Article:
K.J. Choi arrived at Congressional Country Club this week to prepare for his title defense at the AT&T; National.
It didn’t take long for him to recall just how he handled the course a year ago.
“Every hole, I remember exactly what I played, what the situation was,” said Choi, who played practice rounds Tuesday and Wednesday. “It definitely helps my confidence, and it’s going to help me a lot this week.”
That confidence certainly will be welcome.
Choi followed up the second multiwin season of his career - he also won the Memorial last year - with a steady start to 2008. He won the Sony Open, the year’s first full-field event, and later rattled off four consecutive top-12 finishes.
But the Korean star known as “The Tank” soon found himself in a rut. In his last five events, Choi has missed three cuts, and he has not shot a round under par since early April at Houston.
It’s an unusual stretch of shaky play for Choi, who missed only four cuts all of last season. It’s his least steady stretch since he missed five of six cuts in the middle of the 2001 season - nearly a year before he collected his first victory in the United States.
Choi, who has not played since the U.S. Open, is optimistic he can recover his form in time for the final two majors of the season.
“I think the past few weeks haven’t been so great,” Choi said. “I’m not really disappointed by that because I’ve learned a lot of things from those tournaments I missed the cuts in. The whole year, I’ve been preparing to play well in the bigger tournaments and condition my body. My body has changed, and my swing is also changing. I think that’s why my results haven’t been as good as I expected, but it’s for the better.”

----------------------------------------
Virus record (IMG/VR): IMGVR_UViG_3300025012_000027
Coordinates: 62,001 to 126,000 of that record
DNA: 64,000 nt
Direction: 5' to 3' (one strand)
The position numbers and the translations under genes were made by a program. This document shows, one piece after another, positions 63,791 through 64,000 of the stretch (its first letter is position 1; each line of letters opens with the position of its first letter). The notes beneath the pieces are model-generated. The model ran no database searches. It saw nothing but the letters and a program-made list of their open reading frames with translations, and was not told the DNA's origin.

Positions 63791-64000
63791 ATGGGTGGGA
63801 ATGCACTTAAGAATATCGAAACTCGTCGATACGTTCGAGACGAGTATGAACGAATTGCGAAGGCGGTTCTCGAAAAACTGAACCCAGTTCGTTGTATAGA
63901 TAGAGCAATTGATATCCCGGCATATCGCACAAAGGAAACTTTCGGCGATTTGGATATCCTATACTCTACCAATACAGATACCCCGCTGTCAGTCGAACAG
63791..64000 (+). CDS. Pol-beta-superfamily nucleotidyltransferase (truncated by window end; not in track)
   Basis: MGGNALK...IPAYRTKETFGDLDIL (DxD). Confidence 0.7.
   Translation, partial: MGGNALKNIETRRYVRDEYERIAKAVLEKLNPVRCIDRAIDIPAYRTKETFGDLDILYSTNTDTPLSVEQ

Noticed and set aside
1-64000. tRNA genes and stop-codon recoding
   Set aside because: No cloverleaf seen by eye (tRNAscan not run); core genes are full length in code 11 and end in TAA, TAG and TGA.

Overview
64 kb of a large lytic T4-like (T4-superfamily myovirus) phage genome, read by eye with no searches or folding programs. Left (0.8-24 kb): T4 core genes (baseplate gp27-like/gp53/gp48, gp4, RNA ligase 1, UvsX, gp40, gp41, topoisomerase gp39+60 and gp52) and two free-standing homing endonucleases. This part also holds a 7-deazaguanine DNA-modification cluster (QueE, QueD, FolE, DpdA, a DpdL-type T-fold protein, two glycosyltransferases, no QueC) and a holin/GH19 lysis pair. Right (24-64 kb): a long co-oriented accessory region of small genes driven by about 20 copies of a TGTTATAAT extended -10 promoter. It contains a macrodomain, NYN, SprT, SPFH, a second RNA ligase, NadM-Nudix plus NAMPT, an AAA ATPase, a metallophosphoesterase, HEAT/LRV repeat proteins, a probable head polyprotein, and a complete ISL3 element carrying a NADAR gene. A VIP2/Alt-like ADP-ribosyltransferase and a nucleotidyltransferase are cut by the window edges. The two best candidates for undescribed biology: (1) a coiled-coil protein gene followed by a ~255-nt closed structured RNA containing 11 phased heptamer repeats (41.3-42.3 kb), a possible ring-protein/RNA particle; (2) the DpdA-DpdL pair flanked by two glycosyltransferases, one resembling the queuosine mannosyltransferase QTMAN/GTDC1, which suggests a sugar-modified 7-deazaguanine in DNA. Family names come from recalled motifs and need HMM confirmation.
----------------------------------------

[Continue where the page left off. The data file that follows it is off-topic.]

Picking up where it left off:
The point, of course, is to play as well as he did during the middle of last year.
Choi mentioned again yesterday how honored he was to win tournaments with Jack Nicklaus and Tiger Woods as hosts in a little more than a month. The victory at the Memorial was hardly surprising given Choi’s record at the event throughout his career.
He was a steady presence at Congressional, opening with a 66 and loitering at or near the top of the leader board each day. Choi closed with 68, zipping past third-round leader Stuart Appleby to collect a three-shot victory.
It ensured Choi would enjoy arguably the best season of his career and propelled him further in the world rankings. He enters the week ranked 10th, second highest in this week’s field behind No. 7 Steve Stricker.
“Winning those two tournaments was a process for me to achieve something bigger,” Choi said. “I learned a lot from those two tournaments.”
Perhaps enough to help this week. Choi said the course is in good condition, which only makes Congressional more conducive to his style of play.
And if it isn’t enough, the surroundings make envisioning success just a little bit easier.
“The course fits my game very well,” Choi said. “I hit a lot of high fades and high cut shots, and it suits this course. I really hope to repeat the same achievement that I had last year.”
Patrick Stevens has covered Maryland and other Mid-Atlantic college sports for more than a decade. You can reach him at firstname.lastname@example.org.
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